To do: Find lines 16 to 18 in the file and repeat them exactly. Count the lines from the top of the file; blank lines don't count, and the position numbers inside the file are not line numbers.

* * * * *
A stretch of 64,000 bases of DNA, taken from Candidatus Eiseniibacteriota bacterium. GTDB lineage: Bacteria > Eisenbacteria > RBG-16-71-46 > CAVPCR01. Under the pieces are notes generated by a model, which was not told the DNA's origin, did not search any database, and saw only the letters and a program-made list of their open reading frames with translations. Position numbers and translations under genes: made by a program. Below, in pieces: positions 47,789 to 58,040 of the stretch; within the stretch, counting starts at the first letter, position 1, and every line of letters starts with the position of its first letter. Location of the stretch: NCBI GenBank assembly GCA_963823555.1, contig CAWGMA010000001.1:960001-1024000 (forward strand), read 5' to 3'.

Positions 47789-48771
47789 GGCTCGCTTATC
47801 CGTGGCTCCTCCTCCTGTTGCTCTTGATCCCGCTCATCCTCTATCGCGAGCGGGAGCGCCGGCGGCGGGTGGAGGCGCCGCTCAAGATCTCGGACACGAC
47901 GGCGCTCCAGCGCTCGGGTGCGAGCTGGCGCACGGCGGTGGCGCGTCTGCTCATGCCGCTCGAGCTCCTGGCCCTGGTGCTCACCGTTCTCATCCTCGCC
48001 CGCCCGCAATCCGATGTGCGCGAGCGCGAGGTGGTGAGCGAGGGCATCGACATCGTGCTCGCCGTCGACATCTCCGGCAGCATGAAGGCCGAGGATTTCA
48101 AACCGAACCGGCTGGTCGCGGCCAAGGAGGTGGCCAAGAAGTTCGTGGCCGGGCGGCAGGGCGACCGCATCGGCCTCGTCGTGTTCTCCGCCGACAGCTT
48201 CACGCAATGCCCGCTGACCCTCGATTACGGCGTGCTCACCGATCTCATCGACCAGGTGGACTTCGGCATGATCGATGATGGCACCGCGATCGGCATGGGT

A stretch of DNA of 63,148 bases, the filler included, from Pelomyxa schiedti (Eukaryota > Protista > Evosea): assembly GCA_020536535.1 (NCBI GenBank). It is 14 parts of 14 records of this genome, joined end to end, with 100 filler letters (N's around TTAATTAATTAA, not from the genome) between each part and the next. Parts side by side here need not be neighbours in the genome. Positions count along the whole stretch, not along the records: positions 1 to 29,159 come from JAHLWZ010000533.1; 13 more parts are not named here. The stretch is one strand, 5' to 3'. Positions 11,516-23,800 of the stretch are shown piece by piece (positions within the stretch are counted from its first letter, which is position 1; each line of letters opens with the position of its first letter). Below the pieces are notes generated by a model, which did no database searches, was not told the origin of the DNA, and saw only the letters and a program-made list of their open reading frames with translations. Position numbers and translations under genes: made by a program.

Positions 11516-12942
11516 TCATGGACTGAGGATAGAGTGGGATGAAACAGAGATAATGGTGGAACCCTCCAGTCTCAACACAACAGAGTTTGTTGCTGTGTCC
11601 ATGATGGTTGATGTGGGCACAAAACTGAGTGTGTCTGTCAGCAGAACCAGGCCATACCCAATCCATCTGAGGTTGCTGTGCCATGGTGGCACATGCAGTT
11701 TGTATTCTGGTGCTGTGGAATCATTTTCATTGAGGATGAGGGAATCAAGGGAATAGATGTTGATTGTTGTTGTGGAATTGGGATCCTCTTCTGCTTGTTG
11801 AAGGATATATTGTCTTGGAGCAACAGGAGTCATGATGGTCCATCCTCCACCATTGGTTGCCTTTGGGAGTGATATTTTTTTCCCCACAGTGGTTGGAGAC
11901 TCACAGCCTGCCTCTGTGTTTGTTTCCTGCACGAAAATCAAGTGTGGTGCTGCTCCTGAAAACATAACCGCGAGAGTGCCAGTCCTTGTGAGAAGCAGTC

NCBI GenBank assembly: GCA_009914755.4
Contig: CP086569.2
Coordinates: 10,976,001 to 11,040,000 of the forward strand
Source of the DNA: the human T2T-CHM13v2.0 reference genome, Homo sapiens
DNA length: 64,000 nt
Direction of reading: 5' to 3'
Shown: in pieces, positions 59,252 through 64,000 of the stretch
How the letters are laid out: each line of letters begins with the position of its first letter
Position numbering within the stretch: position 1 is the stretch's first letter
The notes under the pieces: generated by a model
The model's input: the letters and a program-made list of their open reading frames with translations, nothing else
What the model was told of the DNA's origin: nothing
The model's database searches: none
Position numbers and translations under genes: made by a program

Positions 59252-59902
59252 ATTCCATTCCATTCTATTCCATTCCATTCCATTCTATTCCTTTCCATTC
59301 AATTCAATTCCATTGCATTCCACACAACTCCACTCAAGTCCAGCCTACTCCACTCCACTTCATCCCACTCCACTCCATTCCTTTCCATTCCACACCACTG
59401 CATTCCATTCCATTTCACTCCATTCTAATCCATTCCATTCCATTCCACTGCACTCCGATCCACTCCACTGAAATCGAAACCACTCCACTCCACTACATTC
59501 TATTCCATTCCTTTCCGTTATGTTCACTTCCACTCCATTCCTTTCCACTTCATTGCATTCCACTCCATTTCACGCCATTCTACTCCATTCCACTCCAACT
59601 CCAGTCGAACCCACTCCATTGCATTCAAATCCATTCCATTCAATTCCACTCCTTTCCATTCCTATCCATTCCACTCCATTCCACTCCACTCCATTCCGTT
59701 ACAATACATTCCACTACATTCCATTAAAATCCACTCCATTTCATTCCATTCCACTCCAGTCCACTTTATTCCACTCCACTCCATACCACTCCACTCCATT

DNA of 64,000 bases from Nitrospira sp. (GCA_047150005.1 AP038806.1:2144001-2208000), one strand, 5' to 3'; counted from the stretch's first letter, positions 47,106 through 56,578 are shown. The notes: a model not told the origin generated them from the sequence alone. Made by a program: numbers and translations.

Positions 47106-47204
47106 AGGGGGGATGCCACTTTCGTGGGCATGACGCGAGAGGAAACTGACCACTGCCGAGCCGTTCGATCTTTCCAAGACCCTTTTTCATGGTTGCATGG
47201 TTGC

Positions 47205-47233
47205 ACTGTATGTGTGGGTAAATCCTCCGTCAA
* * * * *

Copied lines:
NCBI GenBank assembly: GCA_009914755.4
Contig: CP086569.2
Coordinates: 10,976,001 to 11,040,000 of the forward strand